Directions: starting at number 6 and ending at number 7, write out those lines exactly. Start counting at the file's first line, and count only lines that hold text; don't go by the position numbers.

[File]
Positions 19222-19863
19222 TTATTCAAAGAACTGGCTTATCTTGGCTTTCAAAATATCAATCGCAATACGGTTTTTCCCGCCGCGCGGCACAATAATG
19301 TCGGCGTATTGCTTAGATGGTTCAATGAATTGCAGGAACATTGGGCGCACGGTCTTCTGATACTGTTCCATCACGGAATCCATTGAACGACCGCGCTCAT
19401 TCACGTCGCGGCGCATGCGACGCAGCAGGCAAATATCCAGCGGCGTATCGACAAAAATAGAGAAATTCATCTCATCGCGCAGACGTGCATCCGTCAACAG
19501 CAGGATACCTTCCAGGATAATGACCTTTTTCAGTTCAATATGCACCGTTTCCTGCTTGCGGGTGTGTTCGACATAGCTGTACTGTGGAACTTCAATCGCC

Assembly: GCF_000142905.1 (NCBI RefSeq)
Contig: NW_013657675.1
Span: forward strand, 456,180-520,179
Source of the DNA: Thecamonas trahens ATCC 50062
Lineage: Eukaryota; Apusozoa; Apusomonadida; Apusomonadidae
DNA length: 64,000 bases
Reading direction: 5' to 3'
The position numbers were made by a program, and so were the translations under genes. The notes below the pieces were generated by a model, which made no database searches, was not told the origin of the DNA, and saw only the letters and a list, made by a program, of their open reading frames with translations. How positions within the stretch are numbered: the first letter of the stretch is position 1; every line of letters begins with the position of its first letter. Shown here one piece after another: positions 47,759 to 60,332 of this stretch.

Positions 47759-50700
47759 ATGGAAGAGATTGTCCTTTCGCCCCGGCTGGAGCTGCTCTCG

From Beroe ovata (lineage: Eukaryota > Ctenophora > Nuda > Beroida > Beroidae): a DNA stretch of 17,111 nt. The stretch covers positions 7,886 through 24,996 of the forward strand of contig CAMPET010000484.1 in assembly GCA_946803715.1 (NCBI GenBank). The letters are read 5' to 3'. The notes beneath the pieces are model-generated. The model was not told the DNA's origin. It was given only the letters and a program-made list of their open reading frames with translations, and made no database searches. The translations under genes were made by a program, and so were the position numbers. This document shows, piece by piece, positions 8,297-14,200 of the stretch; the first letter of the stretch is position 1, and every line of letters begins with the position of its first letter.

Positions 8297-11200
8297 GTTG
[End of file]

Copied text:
Assembly: GCF_000142905.1 (NCBI RefSeq)
Contig: NW_013657675.1